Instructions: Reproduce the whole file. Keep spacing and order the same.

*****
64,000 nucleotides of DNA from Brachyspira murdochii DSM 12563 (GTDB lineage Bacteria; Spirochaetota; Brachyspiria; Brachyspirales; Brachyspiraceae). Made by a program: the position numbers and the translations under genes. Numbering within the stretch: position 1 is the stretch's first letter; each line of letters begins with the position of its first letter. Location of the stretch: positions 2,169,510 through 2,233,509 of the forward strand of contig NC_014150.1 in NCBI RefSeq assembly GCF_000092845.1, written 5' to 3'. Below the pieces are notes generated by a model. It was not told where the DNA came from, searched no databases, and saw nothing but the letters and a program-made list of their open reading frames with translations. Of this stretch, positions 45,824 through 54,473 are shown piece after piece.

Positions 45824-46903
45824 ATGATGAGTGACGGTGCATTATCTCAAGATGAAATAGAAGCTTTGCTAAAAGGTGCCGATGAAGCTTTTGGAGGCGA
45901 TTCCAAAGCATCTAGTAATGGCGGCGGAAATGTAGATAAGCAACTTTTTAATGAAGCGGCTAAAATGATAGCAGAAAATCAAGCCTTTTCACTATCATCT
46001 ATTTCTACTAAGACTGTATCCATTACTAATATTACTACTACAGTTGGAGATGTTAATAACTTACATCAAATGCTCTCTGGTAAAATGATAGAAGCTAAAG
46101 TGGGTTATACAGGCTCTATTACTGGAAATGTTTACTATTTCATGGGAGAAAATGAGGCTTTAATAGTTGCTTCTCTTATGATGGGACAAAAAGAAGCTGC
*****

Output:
64,000 nucleotides of DNA from Brachyspira murdochii DSM 12563 (GTDB lineage Bacteria; Spirochaetota; Brachyspiria; Brachyspirales; Brachyspiraceae). Made by a program: the position numbers and the translations under genes. Numbering within the stretch: position 1 is the stretch's first letter; each line of letters begins with the position of its first letter. Location of the stretch: positions 2,169,510 through 2,233,509 of the forward strand of contig NC_014150.1 in NCBI RefSeq assembly GCF_000092845.1, written 5' to 3'. Below the pieces are notes generated by a model. It was not told where the DNA came from, searched no databases, and saw nothing but the letters and a program-made list of their open reading frames with translations. Of this stretch, positions 45,824 through 54,473 are shown piece after piece.

Positions 45824-46903
45824 ATGATGAGTGACGGTGCATTATCTCAAGATGAAATAGAAGCTTTGCTAAAAGGTGCCGATGAAGCTTTTGGAGGCGA
45901 TTCCAAAGCATCTAGTAATGGCGGCGGAAATGTAGATAAGCAACTTTTTAATGAAGCGGCTAAAATGATAGCAGAAAATCAAGCCTTTTCACTATCATCT
46001 ATTTCTACTAAGACTGTATCCATTACTAATATTACTACTACAGTTGGAGATGTTAATAACTTACATCAAATGCTCTCTGGTAAAATGATAGAAGCTAAAG
46101 TGGGTTATACAGGCTCTATTACTGGAAATGTTTACTATTTCATGGGAGAAAATGAGGCTTTAATAGTTGCTTCTCTTATGATGGGACAAAAAGAAGCTGC